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DeKalb will extend school day by 20 minutes for days lost to Hurricane Irma


The DeKalb County School District will lengthen its school days by 20 minutes October through December to make up for closing four days last week due to Hurricane Irma.

This has been done before by other metro districts. Gwinnett and Decatur extended their school days for 30 minutes in 2014 after ice and snow crippled the region and forced all schools to shut down. In 2014, DeKalb chose to add days to the end of the year to make up for that lost time.

Writing about schools after the 2014 storm that stranded motorists and school buses for up to 18 hours on paralyzed highways, I reported that days lost to weather take a toll on academic performance:

In a 2009 study, "You Can't School Mother Nature, " researchers examined how Maryland and Colorado schools fared on state assessments in years when there were frequent snow days compared to years when there were fewer. The study found the percentage of students passing math assessments falls by about one-third to one-half of a percentage point for each day school is closed.

In an academic year with five snow day closures, the study found that "the number of 3rd graders performing satisfactorily on state reading and math assessments within a school is nearly 3 percent lower than in years with no school closings. The impacts of closure are largest in mathematics and for students in lower grades."

It may be more palatable for districts to tack extra time onto the end of the year to compensate for snow days. However, that amounts to just filling seats, since there's little going on during the final days of school when testing is over and grades are submitted.

As noted in the snow day study, "Simply extending the year well after assessments are given might mean that students and teachers spend more days filling (or killing) time before the end of the year. This would make improvements in learning unlikely, and presumably make students unhappy for no good reason."

Some districts are considering adding minutes to each day to make up for the lost time, but the National Center for Time and Learning, a Boston-based nonprofit that advocates adding instructional hours for students, says that's not an effective substitute for whole class periods.

Here is the official statement from DeKalb

Making up lost instructional time is key after Hurricane Irma. DeKalb County School District to extend school days by 20 minutes from October 2 to December 20.

In order to recapture precious instructional time lost due to Hurricane Irma, DeKalb County School District will extend its school day by 20 minutes, Monday through Friday, beginning Monday, Oct. 2, 2017, through the end of the first semester on Wednesday, Dec. 20, 2017.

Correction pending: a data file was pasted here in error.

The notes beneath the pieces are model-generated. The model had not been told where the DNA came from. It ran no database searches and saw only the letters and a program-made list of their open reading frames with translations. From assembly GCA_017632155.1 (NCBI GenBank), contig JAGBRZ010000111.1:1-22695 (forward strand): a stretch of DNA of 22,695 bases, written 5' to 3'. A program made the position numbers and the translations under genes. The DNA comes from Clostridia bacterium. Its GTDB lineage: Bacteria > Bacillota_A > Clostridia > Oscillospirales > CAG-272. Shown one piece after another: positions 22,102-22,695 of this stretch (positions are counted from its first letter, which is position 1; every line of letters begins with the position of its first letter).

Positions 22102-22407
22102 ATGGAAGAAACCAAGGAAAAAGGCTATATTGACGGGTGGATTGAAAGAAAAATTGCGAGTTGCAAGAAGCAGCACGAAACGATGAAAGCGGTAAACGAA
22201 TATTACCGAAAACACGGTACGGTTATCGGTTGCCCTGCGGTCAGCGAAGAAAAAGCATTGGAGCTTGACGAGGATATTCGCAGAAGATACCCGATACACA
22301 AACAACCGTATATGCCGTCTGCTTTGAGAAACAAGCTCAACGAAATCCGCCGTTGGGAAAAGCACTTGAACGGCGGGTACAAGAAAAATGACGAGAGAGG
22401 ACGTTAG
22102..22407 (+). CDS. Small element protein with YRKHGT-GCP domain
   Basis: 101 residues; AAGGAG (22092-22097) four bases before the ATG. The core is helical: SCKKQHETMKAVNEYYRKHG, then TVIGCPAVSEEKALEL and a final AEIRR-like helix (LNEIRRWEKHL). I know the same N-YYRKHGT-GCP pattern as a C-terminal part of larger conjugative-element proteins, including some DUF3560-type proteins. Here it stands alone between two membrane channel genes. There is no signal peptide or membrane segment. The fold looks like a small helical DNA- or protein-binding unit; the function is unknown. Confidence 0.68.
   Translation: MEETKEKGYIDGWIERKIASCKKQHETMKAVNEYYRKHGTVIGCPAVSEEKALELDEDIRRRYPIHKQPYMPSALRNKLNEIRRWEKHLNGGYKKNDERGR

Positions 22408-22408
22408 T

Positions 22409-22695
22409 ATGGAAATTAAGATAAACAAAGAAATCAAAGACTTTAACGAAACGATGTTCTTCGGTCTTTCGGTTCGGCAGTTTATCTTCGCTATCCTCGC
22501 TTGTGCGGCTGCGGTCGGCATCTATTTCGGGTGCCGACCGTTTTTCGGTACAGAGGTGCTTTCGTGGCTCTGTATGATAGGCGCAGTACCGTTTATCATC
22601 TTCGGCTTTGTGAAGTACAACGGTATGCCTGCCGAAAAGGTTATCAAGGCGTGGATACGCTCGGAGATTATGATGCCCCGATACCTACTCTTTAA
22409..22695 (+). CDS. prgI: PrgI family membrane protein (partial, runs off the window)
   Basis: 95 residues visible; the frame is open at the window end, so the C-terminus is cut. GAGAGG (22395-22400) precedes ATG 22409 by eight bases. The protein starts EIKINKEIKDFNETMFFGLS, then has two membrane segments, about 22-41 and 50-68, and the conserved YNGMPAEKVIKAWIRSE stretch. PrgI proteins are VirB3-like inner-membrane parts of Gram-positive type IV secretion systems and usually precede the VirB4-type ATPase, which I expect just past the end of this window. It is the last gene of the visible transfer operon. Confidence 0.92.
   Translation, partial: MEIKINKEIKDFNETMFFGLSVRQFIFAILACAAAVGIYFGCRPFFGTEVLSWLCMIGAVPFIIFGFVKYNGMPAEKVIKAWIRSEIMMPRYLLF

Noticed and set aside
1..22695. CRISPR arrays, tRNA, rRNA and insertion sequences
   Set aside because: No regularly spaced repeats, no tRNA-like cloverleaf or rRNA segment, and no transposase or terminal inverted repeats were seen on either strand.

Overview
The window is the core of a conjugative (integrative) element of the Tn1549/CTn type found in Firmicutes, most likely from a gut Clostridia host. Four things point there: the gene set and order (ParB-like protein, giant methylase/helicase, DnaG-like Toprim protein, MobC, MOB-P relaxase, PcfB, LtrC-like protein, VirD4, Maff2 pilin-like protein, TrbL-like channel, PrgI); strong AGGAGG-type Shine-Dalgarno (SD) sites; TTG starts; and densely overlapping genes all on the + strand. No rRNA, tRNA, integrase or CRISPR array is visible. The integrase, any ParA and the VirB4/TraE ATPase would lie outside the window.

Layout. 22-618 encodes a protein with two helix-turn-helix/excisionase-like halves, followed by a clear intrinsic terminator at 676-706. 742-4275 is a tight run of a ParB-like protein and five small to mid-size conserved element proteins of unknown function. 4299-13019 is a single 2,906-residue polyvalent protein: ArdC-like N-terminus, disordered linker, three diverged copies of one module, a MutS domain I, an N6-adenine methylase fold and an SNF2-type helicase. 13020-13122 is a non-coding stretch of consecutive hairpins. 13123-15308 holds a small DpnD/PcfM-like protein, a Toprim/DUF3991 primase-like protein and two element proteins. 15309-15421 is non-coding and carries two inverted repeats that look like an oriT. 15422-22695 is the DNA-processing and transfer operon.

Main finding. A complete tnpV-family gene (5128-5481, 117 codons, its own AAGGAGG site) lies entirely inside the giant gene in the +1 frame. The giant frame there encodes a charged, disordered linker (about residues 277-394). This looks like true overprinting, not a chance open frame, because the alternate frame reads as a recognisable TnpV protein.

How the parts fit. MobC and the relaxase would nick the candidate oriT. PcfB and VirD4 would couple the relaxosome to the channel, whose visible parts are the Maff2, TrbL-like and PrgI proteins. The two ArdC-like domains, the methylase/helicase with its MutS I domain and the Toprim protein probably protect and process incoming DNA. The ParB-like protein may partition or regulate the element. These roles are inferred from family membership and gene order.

DCSD schools and offices will also remain open on Election Day (Tuesday, Nov. 7) as the district ensures that students don’t miss out on lessons vital to their academic achievement.

Superintendent/CEO R. Stephen Green and his leadership team emphasized the need to regain opportunities for students to make progress, rather than use the four inclement weather days built into the district’s calendar.

“We did not want to simply recoup lost moments. Our most precious commodity is instructional time, and we want to make this an effective learning opportunity,” said Green. “We lost four days and we’re trying to be as creative and productive as we can about recapturing that time. Extending the school day with this schedule is the least disruptive for all parties.”

RECAP: Extended school day schedule from Monday, Oct. 2, 2017, through Wednesday, Dec. 20, 2017:

• Dismissal will occur 20 minutes later than normal, Monday-Friday, each week.

• Parents will receive a notification from their campus regarding the dismissal time.

The decision to extend the school day was a collaborative effort across all DCSD divisions. In addition, Dr. Green is empowered by DCSD Board of Education Policy to make “scheduling changes to the school day because of inclement weather or other emergency conditions.”

A primary goal was not to impact Fall Break or Winter Break for both families and employees who may have commitments based on the approved school year calendar. Also, with the unpredictability of North Georgia weather in the winter, the district does not want to use all its inclement weather days before the onset of that season.

DCSD will embark on an aggressive communications campaign to keep students, parents and the community informed about how this temporary schedule change will impact student transportation, after school programs, and athletics. Those updates will be available via its website at www.dekalbschoolsga.org and through its mobile app and accounts on Facebook and Twitter.


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About the Author

Maureen Downey has written editorials and opinion pieces about local, state and federal education policy since the 1990s.